“So, Aunt Gen, you honestly didn’t know who he was?” When Genevieve shook her head, he said, “You’ve got to look him up online. His family grew up around here. Old money. Maybe back to
. Lots and lots of old money.” She raised her left eyebrow, and Max shook his head and laughed at her. “I know. Money doesn’t make the man. Blah, blah, blah.” After a second he asked, “So, was this supposed to be a date or a business meeting today? You never said.” Jamestown
Right as Genevieve opened her mouth to tell her nephew it most decidedly was not a date, Richard’s voice came from behind her, “A date, of course. How many business meetings have you been to that include pizza and ice cream? Business meetings have boring foods like salad and steak and desserts you can set on fire because people are busy trying to impress each other.”
Is he out of his mind? Of course he is. Genevieve watched Max and said, “Not a word, you hear me?”
“Not a word about what?” Richard asked.
“Oh, come on, Aunt Gen. If I go to school tomorrow and tell people my aunt is dating the Richard Blakely, do you know how much my stock will go up?”
“Not a word. I mean it.” Max rolled his eyes, let out a loud, over-exaggerated sigh, and threw himself into the kind of relaxed slump that no one but a teenager could master. “Max…”
“Alright, alright, but if you make it to a third date, all bets are off.”
Genevieve shook her head in mock despair, her red curls gamboling with the movement. Then she looked over at Richard and did a double-take, “Since when do men eat girlie ice cream?”
Richard spied his colorful cone and asked, “Girlie ice cream?”
Max tried to warn him, “Don’t argue with her. Trust me. Let her lecture you and get it out of her system. Eat the ice cream as fast as you can. If she can’t see it anymore, she’ll get over it quicker.”
Richard inspected her, slowly took a bite of his cone, and said, “Did you just insult my ice cream?” Then, putting on a hideous fake western accent, he added, “Them’s fightin’ words, don’cha know?”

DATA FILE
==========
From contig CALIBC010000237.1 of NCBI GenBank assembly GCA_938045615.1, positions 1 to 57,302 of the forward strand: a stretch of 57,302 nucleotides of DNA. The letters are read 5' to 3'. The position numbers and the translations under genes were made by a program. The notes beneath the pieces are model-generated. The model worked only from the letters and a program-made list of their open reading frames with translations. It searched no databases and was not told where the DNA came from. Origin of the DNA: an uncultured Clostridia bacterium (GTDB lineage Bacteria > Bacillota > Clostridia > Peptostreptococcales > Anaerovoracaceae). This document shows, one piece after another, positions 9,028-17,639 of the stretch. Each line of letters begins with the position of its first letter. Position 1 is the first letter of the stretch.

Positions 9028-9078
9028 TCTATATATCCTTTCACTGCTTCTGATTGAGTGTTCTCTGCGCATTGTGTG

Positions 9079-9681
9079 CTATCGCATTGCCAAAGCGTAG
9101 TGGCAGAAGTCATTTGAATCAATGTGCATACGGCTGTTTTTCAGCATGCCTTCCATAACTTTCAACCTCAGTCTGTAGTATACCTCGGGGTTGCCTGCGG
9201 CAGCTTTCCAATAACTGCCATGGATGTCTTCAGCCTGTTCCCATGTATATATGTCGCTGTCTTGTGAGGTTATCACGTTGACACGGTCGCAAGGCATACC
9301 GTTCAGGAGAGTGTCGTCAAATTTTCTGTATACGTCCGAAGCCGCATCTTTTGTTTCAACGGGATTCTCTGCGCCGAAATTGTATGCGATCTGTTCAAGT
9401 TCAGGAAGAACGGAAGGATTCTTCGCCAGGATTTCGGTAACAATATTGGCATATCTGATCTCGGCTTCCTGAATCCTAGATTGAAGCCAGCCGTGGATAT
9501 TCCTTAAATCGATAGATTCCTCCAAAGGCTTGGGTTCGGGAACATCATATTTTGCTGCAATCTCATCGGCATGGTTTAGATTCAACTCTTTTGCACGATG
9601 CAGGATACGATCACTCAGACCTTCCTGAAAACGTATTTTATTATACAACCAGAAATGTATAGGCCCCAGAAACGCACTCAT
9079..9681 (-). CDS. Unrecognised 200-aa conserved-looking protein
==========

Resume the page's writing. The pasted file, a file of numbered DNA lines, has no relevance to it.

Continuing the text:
Max tried to hide his laughter as Genevieve, face dead-pan and voice matter-of-fact, said, “Only girls eat fruity ice cream.”
Richard eyed her ice cream cone and said, “You’re a girl, and I don’t see any fruit in your cone.”
“No man! You never say that,” Max said in sympathy.
“I, Mr. Blakely, Esquire,” Genevieve wound up, “am not a girl. I, Mr. Blakely,” she said his name with added emphasis, “am a woman of sophisticated tastes. You, on the other hand,” she waved her hand dismissively, “are eating girlie ice cream.”
Richard tried to defend his choice of ice cream but was told again and again, “Only girls eat fruity ice cream.”
Finally, Max asked, “So exactly what flavor is that, anyway?”
Shamefaced, Richard answered, “Pineapple Pom Pom Sparkleberry Cheer.” Max and Genevieve laughed uproariously, and Richard joined in. When their laughter settled down, he told Max, “And you are most definitely not allowed to tell your friends at school about that, my boy.”
“Are you kidding me? I’d be shunned for life, a perpetual outcast of the high school social strata. I’m taking that secret all the way to the grave.”
Aside from her long-standing love affair with coffee, Heather’s greatest joys in life are her relationship with her Savior, her family, and writing. Years ago, she decided it would be better to laugh than yell. Heather carries that theme over into her writing where she strives to create characters that experience both the highs and lows of life and, through it all, find a way to love God, embrace each day, and laugh out loud right along with her.
Where to Find Heather:
My Website – http://www.heathergraywriting.com
My Blog – http://www.heathergraywriting.com/blog
Facebook – http://www.facebook.com/heathergraywriting
Twitter – http://twitter.com/LaughDreamWrite